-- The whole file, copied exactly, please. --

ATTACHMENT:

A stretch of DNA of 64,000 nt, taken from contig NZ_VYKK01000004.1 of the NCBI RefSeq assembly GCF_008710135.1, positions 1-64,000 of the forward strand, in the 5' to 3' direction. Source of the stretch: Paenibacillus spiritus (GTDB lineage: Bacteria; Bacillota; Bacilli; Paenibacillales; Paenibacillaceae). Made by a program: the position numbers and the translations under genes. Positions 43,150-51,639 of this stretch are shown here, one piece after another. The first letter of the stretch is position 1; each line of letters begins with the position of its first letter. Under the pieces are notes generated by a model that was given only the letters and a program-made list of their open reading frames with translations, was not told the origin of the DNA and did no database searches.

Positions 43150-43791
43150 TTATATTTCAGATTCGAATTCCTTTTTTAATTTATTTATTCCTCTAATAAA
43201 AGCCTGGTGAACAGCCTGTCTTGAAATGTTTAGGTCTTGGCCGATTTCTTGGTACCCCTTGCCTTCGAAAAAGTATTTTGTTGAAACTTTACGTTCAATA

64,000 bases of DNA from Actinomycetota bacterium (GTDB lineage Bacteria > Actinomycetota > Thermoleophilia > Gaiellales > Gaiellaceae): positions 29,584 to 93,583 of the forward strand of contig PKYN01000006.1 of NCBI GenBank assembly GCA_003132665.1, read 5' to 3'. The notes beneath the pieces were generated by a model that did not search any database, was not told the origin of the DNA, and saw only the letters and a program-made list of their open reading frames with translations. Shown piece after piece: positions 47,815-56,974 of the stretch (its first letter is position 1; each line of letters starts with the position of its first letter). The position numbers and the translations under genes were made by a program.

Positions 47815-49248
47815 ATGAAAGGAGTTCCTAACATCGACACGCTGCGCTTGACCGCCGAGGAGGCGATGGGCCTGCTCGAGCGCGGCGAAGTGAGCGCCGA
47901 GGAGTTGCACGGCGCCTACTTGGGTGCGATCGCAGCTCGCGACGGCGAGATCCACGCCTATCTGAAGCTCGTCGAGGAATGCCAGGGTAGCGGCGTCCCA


A stretch of DNA of 64,000 nt, taken from contig NZ_VYKK01000004.1 of the NCBI RefSeq assembly GCF_008710135.1, positions 1-64,000 of the forward strand, in the 5' to 3' direction. Source of the stretch: Paenibacillus spiritus (GTDB lineage: Bacteria; Bacillota; Bacilli; Paenibacillales; Paenibacillaceae). Made by a program: the position numbers and the translations under genes. Positions 43,150-51,639 of this stretch are shown here, one piece after another. The first letter of the stretch is position 1; each line of letters begins with the position of its first letter. Under the pieces are notes generated by a model that was given only the letters and a program-made list of their open reading frames with translations, was not told the origin of the DNA and did no database searches.

Positions 43150-43791
43150 TTATATTTCAGATTCGAATTCCTTTTTTAATTTATTTATTCCTCTAATAAA
43201 AGCCTGGTGAACAGCCTGTCTTGAAATGTTTAGGTCTTGGCCGATTTCTTGGTACCCCTTGCCTTCGAAAAAGTATTTTGTTGAAACTTTACGTTCAATA

64,000 bases of DNA from Actinomycetota bacterium (GTDB lineage Bacteria > Actinomycetota > Thermoleophilia > Gaiellales > Gaiellaceae): positions 29,584 to 93,583 of the forward strand of contig PKYN01000006.1 of NCBI GenBank assembly GCA_003132665.1, read 5' to 3'. The notes beneath the pieces were generated by a model that did not search any database, was not told the origin of the DNA, and saw only the letters and a program-made list of their open reading frames with translations. Shown piece after piece: positions 47,815-56,974 of the stretch (its first letter is position 1; each line of letters starts with the position of its first letter). The position numbers and the translations under genes were made by a program.

Positions 47815-49248
47815 ATGAAAGGAGTTCCTAACATCGACACGCTGCGCTTGACCGCCGAGGAGGCGATGGGCCTGCTCGAGCGCGGCGAAGTGAGCGCCGA
47901 GGAGTTGCACGGCGCCTACTTGGGTGCGATCGCAGCTCGCGACGGCGAGATCCACGCCTATCTGAAGCTCGTCGAGGAATGCCAGGGTAGCGGCGTCCCA